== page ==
The National Portrait Gallery's Warren Perry discusses a portrait of Ernest Hemingway by artist Waldo Peirce, on view in the exhibition "Twentieth Century Americans" on the third floor.
Born Oak Park, Illinois
In 1954, when writer Ernest Hemingway received the Nobel Prize for Literature, he was cited especially for his "mastery of the art of modern narration." But in his novels, such as The Sun Also Rises and For Whom the Bell Tolls, and in his many brilliant short stories as well, Hemingway had not merely mastered a new literary style. In large degree he had invented it, and his emotionless and succinct writing ultimately became a major influence in determining the direction of twentieth-century American literature.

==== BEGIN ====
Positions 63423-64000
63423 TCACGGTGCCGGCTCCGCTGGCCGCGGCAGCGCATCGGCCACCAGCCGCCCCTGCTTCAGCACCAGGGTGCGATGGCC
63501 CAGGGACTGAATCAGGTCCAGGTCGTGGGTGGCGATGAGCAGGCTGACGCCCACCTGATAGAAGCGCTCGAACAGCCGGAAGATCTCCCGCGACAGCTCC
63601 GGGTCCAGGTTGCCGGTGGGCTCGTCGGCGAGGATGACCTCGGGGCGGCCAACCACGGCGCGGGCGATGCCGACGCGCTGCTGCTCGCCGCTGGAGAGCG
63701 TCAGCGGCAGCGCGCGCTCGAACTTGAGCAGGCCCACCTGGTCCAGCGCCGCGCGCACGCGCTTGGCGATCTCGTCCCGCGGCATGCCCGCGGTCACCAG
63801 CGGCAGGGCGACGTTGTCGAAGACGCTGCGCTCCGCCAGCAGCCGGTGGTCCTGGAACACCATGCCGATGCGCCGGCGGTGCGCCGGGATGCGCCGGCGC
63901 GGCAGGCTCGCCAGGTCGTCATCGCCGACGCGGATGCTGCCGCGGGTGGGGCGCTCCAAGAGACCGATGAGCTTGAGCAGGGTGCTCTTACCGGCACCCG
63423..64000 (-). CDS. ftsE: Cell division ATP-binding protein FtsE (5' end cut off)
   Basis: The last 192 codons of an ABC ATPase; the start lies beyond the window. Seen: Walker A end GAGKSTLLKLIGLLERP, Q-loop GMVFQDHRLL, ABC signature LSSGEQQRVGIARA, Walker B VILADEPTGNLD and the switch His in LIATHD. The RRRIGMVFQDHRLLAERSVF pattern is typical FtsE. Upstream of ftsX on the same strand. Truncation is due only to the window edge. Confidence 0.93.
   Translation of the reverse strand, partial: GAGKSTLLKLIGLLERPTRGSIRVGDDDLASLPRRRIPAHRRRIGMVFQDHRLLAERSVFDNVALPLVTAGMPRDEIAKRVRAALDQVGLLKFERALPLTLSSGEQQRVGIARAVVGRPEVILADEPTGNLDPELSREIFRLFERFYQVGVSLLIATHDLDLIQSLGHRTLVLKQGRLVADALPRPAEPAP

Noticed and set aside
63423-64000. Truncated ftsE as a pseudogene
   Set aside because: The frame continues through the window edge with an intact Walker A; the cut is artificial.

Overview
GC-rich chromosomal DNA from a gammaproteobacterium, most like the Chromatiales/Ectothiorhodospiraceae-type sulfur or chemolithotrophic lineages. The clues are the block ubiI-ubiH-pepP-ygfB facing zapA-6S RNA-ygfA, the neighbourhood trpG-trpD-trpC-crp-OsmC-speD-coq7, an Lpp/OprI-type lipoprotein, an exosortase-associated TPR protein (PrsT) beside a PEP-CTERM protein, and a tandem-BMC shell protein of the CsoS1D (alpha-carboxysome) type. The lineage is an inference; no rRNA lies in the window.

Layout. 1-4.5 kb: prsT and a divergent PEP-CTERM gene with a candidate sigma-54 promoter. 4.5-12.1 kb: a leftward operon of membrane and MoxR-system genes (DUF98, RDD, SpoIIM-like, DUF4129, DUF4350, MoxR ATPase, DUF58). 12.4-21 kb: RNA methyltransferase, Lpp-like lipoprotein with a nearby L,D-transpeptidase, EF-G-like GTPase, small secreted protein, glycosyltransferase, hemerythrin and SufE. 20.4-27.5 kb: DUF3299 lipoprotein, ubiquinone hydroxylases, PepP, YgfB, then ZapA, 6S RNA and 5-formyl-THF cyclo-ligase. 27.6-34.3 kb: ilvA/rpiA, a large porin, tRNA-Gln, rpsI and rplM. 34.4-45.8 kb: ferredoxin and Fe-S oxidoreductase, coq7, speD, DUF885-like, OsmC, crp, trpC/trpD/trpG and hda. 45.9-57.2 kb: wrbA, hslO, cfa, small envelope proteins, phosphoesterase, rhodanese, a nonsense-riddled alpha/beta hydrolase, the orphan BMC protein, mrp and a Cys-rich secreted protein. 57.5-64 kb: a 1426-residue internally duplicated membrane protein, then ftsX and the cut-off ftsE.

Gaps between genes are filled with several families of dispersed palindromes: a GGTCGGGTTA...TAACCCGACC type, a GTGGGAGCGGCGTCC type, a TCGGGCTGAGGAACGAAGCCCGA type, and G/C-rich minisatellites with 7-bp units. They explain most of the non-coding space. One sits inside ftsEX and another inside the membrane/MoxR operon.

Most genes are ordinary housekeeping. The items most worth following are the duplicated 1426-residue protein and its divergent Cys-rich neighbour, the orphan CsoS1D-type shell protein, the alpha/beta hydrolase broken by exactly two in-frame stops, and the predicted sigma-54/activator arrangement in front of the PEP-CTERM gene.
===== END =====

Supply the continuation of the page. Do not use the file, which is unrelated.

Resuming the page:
Hemingway first met artist Waldo Peirce in Europe in 1927, and years later he would describe Peirce, who shared his passion for hunting and fishing, as "the best company anybody ever had." Peirce's drawing of Hemingway dates from the several months in 1928 that they spent together in Key West, Florida. The picture is inscribed to the artist's son Jonathan from "Papa," a nickname often applied to Hemingway by his friends.
Filmed at NPG, August 2012.
Ernest Miller Hemingway / Waldo Peirce / Ink on paper, 1928 / National Portrait Gallery, Smithsonian Institution; gift of Jonathan Peirce